My first experiences with video games were the original Nintendo and cheap educational computer games. At the time, I was in love with the console not only for its then-superior entertainment value, but the ability to play the games with my friends. I was later lured back to the computer when I, accidentally, spied my pops playing Doom. He hesitantly showed me how to play, as long as I didn’t tell mom, and I was hooked. But while I thoroughly enjoyed the single player campaign, it was deathmatch mode that had me coming back for more. I still fondly remember trading taunts with my ‘ol man, and often his friends as well.
I tell you all this because for me, and many of my friends, half the fun of most videogames is playing them together. In the same room. Preferably with beer. Together we have slaughtered the masses in “Griff Ball” while shouting out plans and exchanging high-fives, all on a dinky screen split four ways. We’ve happily blown each other up in nearly every game that offered a deathmatch mode, and in recent years I’ve even learned that co-op campaign mode is an awesome experience as well. After I learned to stop trying to kill my teammates, that is. Old habits are hard to break. I believe multiplayer is so much better when playing in the same room. Hell, it makes that co-op campaign extremely easier to coordinate.
Unfortunately, the gaming industry does not seem to feel the same way. My player two and I keep getting hyped up over new games boasting unique multiplayer experiences, just to find out the only way to play is online. Other recent games have shown amazing split-screen potential, but it was never pursued. It was even rumored that Titanfall contains abandoned coding for a split-screen mode. When I step on you with my titan I want to be able to laugh in your face, not into a headset. And while I’m not trying to knock online multiplayer at all, I want the ability to play online and split-screen at the same time.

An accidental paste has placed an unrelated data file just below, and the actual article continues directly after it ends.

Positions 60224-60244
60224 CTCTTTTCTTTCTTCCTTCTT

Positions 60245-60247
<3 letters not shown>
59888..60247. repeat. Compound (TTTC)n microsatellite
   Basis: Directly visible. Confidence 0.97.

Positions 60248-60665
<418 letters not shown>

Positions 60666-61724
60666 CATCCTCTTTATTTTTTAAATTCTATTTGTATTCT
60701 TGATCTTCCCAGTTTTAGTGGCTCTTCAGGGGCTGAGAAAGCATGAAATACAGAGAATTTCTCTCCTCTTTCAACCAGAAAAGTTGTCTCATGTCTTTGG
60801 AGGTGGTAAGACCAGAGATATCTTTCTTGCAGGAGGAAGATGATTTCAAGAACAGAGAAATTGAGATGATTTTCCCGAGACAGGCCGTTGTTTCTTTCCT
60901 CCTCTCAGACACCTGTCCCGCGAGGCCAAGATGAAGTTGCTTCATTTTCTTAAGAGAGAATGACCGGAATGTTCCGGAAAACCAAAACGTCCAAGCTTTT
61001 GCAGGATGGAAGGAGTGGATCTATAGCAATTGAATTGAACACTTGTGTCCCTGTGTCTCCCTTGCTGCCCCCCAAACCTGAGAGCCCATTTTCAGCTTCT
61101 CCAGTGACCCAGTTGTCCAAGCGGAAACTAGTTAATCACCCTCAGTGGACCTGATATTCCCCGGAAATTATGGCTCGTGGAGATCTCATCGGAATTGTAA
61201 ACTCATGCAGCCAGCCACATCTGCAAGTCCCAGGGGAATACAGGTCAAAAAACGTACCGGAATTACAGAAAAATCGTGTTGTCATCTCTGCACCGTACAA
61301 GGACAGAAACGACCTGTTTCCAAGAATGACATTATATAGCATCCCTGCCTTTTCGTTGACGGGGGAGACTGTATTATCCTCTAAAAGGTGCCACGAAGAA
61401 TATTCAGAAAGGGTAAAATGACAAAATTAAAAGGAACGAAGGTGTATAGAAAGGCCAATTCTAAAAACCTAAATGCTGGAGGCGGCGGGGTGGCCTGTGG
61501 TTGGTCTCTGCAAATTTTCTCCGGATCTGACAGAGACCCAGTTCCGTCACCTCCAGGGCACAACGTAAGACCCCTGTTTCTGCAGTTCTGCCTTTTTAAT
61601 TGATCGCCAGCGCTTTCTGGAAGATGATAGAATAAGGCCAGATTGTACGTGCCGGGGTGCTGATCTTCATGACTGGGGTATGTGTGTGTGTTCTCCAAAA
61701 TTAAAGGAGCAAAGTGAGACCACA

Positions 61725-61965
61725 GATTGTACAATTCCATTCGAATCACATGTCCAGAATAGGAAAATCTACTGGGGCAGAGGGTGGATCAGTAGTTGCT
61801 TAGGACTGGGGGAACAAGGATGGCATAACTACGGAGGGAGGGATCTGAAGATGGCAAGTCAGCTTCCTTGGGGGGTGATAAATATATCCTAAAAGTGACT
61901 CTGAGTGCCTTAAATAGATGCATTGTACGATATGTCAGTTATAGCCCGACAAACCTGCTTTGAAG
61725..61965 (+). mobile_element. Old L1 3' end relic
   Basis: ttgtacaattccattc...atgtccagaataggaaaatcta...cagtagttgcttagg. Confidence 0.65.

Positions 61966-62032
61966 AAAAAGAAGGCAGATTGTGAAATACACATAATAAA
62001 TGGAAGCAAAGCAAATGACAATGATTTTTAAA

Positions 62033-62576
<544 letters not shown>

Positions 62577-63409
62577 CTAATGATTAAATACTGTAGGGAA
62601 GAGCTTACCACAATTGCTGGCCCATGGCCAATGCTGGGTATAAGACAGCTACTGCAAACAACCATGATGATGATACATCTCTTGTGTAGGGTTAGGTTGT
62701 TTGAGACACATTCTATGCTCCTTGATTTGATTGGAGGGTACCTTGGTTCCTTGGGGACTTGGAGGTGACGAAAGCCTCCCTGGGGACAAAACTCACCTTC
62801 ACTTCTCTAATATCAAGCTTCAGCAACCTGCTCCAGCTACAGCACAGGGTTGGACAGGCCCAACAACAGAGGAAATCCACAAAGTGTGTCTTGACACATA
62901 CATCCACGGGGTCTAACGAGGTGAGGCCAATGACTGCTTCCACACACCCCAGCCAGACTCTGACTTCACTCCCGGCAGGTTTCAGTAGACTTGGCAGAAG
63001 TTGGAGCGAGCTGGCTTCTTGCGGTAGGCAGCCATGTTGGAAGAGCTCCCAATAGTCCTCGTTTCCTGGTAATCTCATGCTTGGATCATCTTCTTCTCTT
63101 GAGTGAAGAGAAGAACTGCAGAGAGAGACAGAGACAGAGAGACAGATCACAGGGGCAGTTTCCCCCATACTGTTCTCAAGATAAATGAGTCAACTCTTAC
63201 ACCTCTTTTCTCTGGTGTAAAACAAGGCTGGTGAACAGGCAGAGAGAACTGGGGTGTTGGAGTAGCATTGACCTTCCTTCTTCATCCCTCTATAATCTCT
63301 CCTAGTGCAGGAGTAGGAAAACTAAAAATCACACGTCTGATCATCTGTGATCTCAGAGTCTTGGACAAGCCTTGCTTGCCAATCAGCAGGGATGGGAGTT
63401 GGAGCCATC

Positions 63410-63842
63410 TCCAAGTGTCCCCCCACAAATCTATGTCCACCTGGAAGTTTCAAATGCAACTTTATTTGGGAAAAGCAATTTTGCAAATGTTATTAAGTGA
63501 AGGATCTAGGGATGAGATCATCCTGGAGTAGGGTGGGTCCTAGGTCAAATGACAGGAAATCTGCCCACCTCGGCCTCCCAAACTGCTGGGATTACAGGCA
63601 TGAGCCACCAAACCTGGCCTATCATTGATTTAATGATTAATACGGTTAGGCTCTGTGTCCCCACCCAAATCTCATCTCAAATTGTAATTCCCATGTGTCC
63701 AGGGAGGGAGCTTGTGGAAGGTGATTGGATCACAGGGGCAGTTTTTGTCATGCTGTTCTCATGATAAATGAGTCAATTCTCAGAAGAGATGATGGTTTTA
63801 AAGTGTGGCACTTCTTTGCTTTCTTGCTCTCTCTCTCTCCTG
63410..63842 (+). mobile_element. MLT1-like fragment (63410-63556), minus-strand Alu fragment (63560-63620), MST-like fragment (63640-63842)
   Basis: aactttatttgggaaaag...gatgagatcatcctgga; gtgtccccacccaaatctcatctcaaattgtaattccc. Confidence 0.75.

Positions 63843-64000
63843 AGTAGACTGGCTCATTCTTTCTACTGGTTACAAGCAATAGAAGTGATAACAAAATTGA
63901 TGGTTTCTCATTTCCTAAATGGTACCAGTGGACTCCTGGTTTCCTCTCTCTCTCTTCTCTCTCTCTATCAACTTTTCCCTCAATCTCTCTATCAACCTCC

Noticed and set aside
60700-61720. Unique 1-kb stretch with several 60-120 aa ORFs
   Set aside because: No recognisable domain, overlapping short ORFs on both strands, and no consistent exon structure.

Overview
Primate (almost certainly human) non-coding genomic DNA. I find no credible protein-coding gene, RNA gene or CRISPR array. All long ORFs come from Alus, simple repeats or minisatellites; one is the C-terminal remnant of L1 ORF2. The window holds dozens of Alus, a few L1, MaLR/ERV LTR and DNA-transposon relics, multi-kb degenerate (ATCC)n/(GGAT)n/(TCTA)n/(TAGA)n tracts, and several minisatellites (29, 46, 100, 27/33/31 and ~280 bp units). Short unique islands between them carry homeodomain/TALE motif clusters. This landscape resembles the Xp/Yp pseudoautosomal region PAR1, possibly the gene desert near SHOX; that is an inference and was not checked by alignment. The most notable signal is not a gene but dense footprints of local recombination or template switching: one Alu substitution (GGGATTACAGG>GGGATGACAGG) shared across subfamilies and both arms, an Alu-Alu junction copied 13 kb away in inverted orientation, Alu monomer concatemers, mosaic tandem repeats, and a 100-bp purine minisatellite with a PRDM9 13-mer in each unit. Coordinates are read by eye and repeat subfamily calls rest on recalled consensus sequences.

To some, it’s simply the companies getting rid of an annoying feature. To me, it’s a pathetic cash-grab. Computer games require you to play on separate machines because, well, they’re computers. You just kind of have to. But consoles? There’s really no other reasoning than to force players to buy separate machines, separate TVs, and separate copies of the games. For Xbox1, this also means separate Live accounts, because paying ridiculous isp prices isn’t enough. My player two and I can’t afford that setup, nor do we have room for it in our apartment, and watching someone else play isn’t all that fun unless it’s a RPG.
It’s strange to watch the rise of multiplayer videogames but the decline of split-screen. My excitement for Evolve has died down, as well as that for Titanfall and Destiny. Gearbox, however, has us in high hopes with their Borderlands Pre-Sequel and Battleborn. We’re crossing our fingers in hopes that Battleborn features split-screen at the time it comes out. Until then we have our Wii, our Halos and our other Borderlands to replay again, together.